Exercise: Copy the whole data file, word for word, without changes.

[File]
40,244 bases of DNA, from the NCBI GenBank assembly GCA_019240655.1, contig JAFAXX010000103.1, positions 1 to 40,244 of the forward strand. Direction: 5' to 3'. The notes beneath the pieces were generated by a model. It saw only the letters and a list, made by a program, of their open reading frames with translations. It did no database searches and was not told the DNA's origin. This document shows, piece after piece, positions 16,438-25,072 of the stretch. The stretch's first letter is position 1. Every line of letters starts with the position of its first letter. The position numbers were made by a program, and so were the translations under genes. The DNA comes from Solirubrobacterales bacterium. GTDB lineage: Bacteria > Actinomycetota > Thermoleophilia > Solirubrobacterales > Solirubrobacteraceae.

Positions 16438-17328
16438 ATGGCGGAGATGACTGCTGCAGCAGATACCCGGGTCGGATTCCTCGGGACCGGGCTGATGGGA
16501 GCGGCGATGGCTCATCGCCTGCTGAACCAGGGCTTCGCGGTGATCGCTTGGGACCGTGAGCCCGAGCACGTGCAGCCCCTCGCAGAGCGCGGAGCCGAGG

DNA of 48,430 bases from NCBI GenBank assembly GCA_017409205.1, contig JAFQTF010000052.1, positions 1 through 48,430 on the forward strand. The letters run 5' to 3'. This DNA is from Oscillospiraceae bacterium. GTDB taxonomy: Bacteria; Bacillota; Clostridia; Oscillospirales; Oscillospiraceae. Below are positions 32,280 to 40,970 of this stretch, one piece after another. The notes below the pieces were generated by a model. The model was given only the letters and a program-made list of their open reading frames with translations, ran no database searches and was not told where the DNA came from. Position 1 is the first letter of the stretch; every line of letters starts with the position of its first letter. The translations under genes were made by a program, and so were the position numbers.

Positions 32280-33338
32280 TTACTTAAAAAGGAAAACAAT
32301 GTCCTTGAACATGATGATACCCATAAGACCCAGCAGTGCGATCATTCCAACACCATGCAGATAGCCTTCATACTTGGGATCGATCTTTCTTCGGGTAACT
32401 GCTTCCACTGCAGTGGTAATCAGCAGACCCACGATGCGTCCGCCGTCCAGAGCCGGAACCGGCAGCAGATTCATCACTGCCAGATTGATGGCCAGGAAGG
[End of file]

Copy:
40,244 bases of DNA, from the NCBI GenBank assembly GCA_019240655.1, contig JAFAXX010000103.1, positions 1 to 40,244 of the forward strand. Direction: 5' to 3'. The notes beneath the pieces were generated by a model. It saw only the letters and a list, made by a program, of their open reading frames with translations. It did no database searches and was not told the DNA's origin. This document shows, piece after piece, positions 16,438-25,072 of the stretch. The stretch's first letter is position 1. Every line of letters starts with the position of its first letter. The position numbers were made by a program, and so were the translations under genes. The DNA comes from Solirubrobacterales bacterium. GTDB lineage: Bacteria > Actinomycetota > Thermoleophilia > Solirubrobacterales > Solirubrobacteraceae.

Positions 16438-17328
16438 ATGGCGGAGATGACTGCTGCAGCAGATACCCGGGTCGGATTCCTCGGGACCGGGCTGATGGGA
16501 GCGGCGATGGCTCATCGCCTGCTGAACCAGGGCTTCGCGGTGATCGCTTGGGACCGTGAGCCCGAGCACGTGCAGCCCCTCGCAGAGCGCGGAGCCGAGG

DNA of 48,430 bases from NCBI GenBank assembly GCA_017409205.1, contig JAFQTF010000052.1, positions 1 through 48,430 on the forward strand. The letters run 5' to 3'. This DNA is from Oscillospiraceae bacterium. GTDB taxonomy: Bacteria; Bacillota; Clostridia; Oscillospirales; Oscillospiraceae. Below are positions 32,280 to 40,970 of this stretch, one piece after another. The notes below the pieces were generated by a model. The model was given only the letters and a program-made list of their open reading frames with translations, ran no database searches and was not told where the DNA came from. Position 1 is the first letter of the stretch; every line of letters starts with the position of its first letter. The translations under genes were made by a program, and so were the position numbers.

Positions 32280-33338
32280 TTACTTAAAAAGGAAAACAAT
32301 GTCCTTGAACATGATGATACCCATAAGACCCAGCAGTGCGATCATTCCAACACCATGCAGATAGCCTTCATACTTGGGATCGATCTTTCTTCGGGTAACT
32401 GCTTCCACTGCAGTGGTAATCAGCAGACCCACGATGCGTCCGCCGTCCAGAGCCGGAACCGGCAGCAGATTCATCACTGCCAGATTGATGGCCAGGAAGG